(Refund=Yes) ==> No (Refund=No, Marital Status={Single,Divorced}, Taxable Income<80K) ==> No (Refund=No, Marital Status={Single,Divorced}, Taxable Income>80K) ==> Yes (Refund=No, Marital Status={Married}) ==> No

Class-based Ordering
(Refund=Yes) ==> No (Refund=No, Marital Status={Single,Divorced}, Taxable Income<80K) ==> No (Refund=No, Marital Status={Married}) ==> No (Refund=No, Marital Status={Single,Divorced}, Taxable Income>80K) ==> Yes

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Building Classification Rules

Direct Method:
Extract rules directly from data e.g.: RIPPER, CN2, Holtes 1R

Indirect Method:
Extract rules from other classification models (e.g. decision trees, neural networks, etc). e.g: C4.5rules

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Direct Method: Sequential Covering

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Example of Sequential Covering / 1

(i) Original Data

(ii) Step 1

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Example of Sequential Covering / 2

R1

R1

R2
(iii) Step 2 (iv) Step 3

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Aspects of Sequential Covering

Rule Growing

Instance Elimination
Rule Evaluation Stopping Criterion Rule Pruning
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Rule Growing

Two common strategies


Yes: 3 No: 4

{}

Refund=No, Status=Single, Income=85K (Class=Yes)


Refund= No Status = Single Status = Divorced Status = Married

Refund=No, Status=Single, Income=90K (Class=Yes)

...

Income > 80K

Yes: 3 No: 4

Yes: 2 No: 1

Yes: 1 No: 0

Yes: 0 No: 3

Yes: 3 No: 1

Refund=No, Status = Single (Class = Yes)

(a) General-to-specific

(b) Specific-to-general

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Rule Growing (Examples)

CN2 Algorithm:
Start from an empty conjunct: {} Add conjuncts that minimizes the entropy measure: {A}, {A,B}, Determine the rule consequent by taking majority class of instances covered by the rule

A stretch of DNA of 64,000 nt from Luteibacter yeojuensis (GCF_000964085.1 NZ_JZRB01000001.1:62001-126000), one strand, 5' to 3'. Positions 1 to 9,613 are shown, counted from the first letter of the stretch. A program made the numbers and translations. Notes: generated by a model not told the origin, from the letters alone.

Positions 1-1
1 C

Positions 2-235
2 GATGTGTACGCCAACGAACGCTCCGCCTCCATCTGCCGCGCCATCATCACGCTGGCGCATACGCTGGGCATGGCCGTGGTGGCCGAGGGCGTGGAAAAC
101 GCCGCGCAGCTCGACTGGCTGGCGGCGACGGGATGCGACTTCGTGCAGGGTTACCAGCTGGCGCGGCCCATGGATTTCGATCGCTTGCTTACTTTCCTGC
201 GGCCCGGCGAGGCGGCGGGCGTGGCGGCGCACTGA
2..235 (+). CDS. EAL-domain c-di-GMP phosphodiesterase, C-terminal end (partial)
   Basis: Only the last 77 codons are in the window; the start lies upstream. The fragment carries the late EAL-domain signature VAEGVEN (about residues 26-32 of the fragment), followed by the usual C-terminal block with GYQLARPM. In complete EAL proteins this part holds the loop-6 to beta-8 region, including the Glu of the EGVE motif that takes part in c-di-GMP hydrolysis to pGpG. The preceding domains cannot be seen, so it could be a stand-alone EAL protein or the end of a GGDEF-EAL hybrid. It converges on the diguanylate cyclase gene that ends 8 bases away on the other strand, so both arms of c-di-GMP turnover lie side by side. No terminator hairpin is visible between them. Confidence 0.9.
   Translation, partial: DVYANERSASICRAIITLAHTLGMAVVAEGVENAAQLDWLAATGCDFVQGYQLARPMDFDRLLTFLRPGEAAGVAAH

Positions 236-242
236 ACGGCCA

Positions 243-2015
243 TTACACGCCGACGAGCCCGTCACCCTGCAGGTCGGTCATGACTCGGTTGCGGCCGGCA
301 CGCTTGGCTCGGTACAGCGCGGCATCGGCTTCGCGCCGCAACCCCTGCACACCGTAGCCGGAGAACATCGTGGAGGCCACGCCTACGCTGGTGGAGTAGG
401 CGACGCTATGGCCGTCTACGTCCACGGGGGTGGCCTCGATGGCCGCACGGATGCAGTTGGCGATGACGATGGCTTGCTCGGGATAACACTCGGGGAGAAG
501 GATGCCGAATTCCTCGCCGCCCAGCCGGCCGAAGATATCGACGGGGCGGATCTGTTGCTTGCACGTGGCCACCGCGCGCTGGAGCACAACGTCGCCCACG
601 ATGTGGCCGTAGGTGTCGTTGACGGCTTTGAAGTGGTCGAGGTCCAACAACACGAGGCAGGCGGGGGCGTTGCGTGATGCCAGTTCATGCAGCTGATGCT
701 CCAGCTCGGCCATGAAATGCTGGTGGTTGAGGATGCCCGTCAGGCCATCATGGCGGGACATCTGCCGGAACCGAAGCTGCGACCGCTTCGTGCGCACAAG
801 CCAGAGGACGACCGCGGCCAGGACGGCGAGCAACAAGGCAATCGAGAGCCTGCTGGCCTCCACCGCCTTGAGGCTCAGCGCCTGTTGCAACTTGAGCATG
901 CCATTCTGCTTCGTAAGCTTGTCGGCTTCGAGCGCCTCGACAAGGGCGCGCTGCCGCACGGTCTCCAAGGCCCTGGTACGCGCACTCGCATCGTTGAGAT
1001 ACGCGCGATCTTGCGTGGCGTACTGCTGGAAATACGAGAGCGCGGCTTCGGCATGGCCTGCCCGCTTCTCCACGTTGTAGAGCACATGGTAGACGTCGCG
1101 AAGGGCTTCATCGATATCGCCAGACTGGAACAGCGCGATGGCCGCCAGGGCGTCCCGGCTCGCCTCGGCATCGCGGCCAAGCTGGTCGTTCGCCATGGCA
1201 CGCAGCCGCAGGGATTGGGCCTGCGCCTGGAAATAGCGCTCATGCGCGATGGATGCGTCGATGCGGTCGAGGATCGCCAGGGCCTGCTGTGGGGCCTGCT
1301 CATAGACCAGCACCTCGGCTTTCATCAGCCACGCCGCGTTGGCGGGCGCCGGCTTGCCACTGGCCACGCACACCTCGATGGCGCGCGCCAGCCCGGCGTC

RIPPER Algorithm:
Start from an empty rule: {} => class Add conjuncts that maximizes FOILs information gain measure:
R0: {} => class (initial rule) R1: {A} => class (rule after adding conjunct) Gain(R0, R1) = t [ log (p1/(p1+n1)) log (p0/(p0 + n0)) ] where t: number of positive instances covered by both R0 and R1 p0: number of positive instances covered by R0 n0: number of negative instances covered by R0 p1: number of positive instances covered by R1 n1: number of negative instances covered by R1

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Instance Elimination

Why do we need to eliminate instances?


Otherwise, the next rule is identical to previous rule
R3 R1
+ + + + + + + + + + + + ++ + + + ++ + + + + + -

R2
+ +

Why do we remove positive instances?


Ensure that the next rule is different Prevent overestimating accuracy of rule

class = +
+ -

+ + -

class = -

Why do we remove negative instances?


Prevent underestimating accuracy of rule Compare rules R2 and R3 in the diagram

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Rule Evaluation

Metrics: Accuracy Laplace